A big part of the Noise Problems collection comes straight from the OCCII. An amazing program led by several people in unisson. At the cusp of the wave there's Sjoerd and Rogier who can both testifie for the DIY approach used in running a legendary place like the OCCII as oposed to other somewhat more mainstream venues in Amsterdam. From Knik, the OCCII organized zine with an eye on culture, the interview with Sjoerd and Rogier sheds some light. 

In its 20-plus years of existence, OCCII has been run largely by volunteers, allowing the venue to offer a diverse program while remaining cheap to attend. The volunteers come and go, but for more than ten years, on any given day, chances are high that you’ll find Sjoerd Stolk and Rogier Smal at OCCII. Sjoerd behind the computer or mixing desk, and Rogier as a handyman repairing any one of the many things in need of his attention. They share their memories and thoughts on the place where they’ve come to spend so much of their time.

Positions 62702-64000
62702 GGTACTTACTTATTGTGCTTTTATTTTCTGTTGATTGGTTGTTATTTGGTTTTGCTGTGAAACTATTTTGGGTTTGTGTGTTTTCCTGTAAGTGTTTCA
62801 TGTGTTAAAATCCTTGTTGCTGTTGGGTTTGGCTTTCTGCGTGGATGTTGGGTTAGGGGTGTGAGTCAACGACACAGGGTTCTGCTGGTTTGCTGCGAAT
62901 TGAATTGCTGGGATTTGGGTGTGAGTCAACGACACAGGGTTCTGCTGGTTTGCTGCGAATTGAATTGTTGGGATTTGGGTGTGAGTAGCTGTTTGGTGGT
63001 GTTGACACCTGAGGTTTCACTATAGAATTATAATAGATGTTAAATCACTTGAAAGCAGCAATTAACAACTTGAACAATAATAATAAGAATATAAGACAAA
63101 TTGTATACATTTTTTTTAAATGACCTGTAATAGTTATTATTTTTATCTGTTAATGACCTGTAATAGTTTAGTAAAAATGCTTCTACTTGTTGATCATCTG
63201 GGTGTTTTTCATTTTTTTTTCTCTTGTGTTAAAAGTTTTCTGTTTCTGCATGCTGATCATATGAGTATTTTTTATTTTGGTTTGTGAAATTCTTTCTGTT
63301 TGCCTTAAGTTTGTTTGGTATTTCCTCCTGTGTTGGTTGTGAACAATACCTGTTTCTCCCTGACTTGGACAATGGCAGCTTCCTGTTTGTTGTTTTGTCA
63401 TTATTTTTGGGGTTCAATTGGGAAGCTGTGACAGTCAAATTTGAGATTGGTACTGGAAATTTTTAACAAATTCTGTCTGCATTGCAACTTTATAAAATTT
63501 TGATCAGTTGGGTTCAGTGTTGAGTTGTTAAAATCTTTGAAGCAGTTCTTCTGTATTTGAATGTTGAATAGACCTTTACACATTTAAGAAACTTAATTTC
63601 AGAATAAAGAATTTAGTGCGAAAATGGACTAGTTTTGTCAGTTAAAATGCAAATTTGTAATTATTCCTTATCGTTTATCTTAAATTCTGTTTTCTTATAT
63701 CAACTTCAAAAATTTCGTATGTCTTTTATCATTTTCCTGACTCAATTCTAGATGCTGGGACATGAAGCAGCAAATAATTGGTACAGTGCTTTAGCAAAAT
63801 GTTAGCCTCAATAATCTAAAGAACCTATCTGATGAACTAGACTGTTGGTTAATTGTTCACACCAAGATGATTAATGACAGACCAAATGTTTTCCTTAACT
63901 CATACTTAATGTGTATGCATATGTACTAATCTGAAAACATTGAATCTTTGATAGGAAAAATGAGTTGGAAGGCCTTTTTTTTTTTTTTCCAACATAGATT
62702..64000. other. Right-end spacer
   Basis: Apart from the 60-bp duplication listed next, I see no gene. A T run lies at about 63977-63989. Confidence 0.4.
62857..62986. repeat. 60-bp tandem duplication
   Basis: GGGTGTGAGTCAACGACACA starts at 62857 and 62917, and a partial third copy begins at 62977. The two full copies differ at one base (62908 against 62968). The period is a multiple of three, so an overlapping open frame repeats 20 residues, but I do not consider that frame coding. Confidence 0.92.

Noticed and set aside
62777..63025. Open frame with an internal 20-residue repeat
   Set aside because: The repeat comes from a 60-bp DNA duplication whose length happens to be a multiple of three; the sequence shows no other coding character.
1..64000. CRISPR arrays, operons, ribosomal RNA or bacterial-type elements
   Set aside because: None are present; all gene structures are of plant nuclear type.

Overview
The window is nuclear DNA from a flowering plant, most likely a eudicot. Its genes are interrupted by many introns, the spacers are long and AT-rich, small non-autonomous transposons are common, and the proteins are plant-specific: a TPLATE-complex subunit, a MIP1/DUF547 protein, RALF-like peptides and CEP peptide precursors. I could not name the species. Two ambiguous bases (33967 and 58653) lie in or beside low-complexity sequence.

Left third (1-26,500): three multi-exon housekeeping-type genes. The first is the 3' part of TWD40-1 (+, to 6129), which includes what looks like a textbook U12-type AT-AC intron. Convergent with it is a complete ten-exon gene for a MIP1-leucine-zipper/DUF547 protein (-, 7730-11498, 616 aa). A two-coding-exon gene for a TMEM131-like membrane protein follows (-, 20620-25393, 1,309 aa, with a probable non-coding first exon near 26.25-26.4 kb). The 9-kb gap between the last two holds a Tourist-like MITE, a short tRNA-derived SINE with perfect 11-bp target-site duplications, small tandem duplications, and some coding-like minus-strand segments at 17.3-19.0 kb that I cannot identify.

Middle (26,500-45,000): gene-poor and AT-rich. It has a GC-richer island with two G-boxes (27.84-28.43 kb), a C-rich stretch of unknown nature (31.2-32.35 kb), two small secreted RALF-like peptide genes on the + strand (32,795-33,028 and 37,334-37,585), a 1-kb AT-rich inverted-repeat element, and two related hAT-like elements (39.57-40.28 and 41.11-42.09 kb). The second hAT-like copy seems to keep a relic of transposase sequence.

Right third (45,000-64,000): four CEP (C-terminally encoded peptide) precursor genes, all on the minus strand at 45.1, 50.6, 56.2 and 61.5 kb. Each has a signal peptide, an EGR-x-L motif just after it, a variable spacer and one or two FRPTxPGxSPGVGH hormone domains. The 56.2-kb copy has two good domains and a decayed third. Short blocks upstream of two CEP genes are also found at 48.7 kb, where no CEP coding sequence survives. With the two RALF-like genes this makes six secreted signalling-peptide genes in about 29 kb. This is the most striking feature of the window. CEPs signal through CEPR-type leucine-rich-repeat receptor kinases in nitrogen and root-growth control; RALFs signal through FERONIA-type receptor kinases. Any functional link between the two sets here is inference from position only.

Even though OCCII has no centralised programming, since the early 2000s Sjoerd Stolk has been the embodiment of OCCII, sometimes literally. It’s been the case that bands would collect their instruments the night after a show at OCCII, and Sjoerd would still be there: cleaning or sleeping. For years he’s kept OCCII going, by ensuring a high-quality programme, running errands and taking on odd-jobs, with the help of a large pool of volunteers, who, apart from offering assistance, often need to be assisted themselves. It’s hard to get time to talk to Sjoerd, because he’s always hard at work. Rogier Smal, with whom Sjoerd works for the record label Toztizok Zoundz, and has organised countless shows, first heard of OCCII when he played there for the fist time in the mid-nineties. On a sunny spring day, the three of us take a walk outside to talk OCCII.

“I remember the first time I ever came here,” Rogier says, “I was 16 or 17, so it must have been ’95 or ’96, something like that. I’m from Stoutenburg, near Amersfoort, and it was a major thing for me that I was going to play a show in Amsterdam. I had pictured a venue where lots of tough punkers would go. And, of course, you want to be tough yourself when you’re 17 and you’re in a punk band. But when we arrived, there was this banner near the stage from De Kinderpret, the Wednesday’s children’s programme. And there was a dragon on it. It was a lot less tough than I’d imagined OCCII to be.”

Read the rest of the interview

AuthorNoise Problems